Some of the Woolwich units contain storage facilities. Put housing on top. Last time I wrote about this someone had a go and said there was a kids play area there. Yet there was no call for those facilities to be banished but incorporated into mixed-use schemes around new homes – which would help business.

Armourers Court site

A policy to block housing from sites so close to the town centre and a major new transport hub is pretty odd given what’s happening in London. It goes against guidelines of transport-oriented development to reduce car dependency. This isn’t to say industry should be eradicated but located in holistic developments where possible – and moved to unused sites down the road in Thamesmead where it isn’t.

If well planned it should mean no job losses and minimal disruption if business is compensated – and many extra homes built. And you never know, a couple of thousand homes may help fund an eastern station entrance benefiting Plumstead.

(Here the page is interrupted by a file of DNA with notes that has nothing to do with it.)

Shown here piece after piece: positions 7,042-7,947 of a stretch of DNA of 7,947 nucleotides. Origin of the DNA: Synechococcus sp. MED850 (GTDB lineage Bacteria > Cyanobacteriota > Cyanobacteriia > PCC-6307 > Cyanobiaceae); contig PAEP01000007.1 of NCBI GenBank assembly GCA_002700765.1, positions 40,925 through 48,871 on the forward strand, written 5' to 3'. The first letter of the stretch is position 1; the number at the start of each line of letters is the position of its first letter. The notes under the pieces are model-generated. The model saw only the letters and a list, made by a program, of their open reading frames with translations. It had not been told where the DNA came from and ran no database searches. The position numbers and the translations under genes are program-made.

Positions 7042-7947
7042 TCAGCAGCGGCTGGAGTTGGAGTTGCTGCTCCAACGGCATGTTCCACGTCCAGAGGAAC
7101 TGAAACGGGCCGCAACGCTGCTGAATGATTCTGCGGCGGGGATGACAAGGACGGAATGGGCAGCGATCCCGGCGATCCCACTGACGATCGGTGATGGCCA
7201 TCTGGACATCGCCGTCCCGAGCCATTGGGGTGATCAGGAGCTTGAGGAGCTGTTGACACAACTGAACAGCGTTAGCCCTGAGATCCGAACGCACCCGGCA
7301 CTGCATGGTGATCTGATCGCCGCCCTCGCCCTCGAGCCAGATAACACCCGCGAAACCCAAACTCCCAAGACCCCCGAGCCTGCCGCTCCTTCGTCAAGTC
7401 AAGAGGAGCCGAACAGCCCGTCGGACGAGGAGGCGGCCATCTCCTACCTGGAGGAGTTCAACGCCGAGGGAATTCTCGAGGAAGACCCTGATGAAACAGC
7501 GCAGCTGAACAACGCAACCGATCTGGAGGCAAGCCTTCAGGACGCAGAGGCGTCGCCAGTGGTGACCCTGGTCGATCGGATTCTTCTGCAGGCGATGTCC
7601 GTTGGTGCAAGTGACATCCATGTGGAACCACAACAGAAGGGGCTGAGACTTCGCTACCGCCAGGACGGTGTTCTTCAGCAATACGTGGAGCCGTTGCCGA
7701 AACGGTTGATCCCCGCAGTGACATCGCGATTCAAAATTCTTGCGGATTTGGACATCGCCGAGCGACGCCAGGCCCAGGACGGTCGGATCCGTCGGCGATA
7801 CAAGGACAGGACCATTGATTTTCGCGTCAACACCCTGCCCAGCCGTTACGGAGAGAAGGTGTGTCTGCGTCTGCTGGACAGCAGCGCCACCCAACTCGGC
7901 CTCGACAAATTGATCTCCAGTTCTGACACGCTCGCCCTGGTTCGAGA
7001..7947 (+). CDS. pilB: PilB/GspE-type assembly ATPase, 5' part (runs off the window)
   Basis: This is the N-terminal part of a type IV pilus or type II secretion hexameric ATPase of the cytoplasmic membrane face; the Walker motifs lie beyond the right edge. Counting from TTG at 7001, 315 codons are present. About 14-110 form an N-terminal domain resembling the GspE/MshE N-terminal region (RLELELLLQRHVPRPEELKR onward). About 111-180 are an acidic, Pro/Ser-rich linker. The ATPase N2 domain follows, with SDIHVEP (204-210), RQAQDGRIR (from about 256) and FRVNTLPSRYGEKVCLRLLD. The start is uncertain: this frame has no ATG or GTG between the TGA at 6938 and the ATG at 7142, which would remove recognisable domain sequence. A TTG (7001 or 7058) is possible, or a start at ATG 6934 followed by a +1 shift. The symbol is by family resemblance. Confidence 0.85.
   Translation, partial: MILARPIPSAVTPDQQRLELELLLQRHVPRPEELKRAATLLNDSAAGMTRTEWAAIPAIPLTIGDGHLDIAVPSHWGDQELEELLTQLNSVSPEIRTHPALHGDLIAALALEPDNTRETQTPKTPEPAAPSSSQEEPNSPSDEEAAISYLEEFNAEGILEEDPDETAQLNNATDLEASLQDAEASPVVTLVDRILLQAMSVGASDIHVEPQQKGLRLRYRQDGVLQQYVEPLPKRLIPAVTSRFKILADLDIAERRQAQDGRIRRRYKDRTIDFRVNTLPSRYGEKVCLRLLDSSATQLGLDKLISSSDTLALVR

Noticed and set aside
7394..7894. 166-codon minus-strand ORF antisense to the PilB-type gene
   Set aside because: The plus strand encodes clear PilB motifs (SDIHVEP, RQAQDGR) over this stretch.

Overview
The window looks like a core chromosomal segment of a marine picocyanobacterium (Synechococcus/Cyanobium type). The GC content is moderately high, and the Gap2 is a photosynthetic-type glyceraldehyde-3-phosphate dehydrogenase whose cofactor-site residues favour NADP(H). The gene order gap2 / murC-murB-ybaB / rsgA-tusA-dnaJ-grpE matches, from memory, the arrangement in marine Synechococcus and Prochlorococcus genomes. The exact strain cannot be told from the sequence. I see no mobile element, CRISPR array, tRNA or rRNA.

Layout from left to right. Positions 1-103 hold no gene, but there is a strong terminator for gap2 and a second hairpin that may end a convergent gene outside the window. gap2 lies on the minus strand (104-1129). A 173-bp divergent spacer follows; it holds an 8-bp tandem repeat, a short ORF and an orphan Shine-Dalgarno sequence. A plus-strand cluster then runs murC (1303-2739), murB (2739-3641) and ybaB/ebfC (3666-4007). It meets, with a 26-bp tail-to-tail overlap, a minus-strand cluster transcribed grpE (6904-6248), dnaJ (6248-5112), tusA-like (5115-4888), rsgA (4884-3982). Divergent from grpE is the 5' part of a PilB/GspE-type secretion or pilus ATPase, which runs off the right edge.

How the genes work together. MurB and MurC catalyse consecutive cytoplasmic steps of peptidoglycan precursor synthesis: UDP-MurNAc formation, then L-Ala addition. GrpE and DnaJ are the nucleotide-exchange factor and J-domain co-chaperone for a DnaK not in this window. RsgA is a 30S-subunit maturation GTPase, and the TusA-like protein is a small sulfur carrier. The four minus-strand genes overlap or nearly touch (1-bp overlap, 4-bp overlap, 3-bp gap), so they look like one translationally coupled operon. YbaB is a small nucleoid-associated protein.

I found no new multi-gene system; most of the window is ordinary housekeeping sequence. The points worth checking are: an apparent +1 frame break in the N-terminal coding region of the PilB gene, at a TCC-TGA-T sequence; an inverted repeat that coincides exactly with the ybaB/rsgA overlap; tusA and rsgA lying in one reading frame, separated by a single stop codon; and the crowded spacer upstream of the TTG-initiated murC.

12 Comments

  1. Paul SuperUnknown

    “Someone had a go”, really? They sound like they’re ON Greenwich Council!
    I’ve said it before, Greenwich Council is dangerous! They have no clue as to how a modern city should be laid out!

    • HK

      Exactly Paul, Greenwich Council have no clue whatsoever!
      In the article is says that the popluation is exepcted to inclrease by 1mil every decade! This is NOT sustainable, our population can not increase to infinity.
      In my opinion drastic meassure must be put in place – a combination of much much stricter immigration controls and a review of benefits and the idea that you are entitled to a house (sounds extreme I know) as a right!, and caps/tax on foreign money purchasing properties in the UK, all of which effect the demand (every one talks about the supply side and to build more)!

      You can build more more high rise shoe boxes, but where are the gardens/open spaces? What about transport, GP’s, hospitals, road, sewage, waste/rubbish etc etc???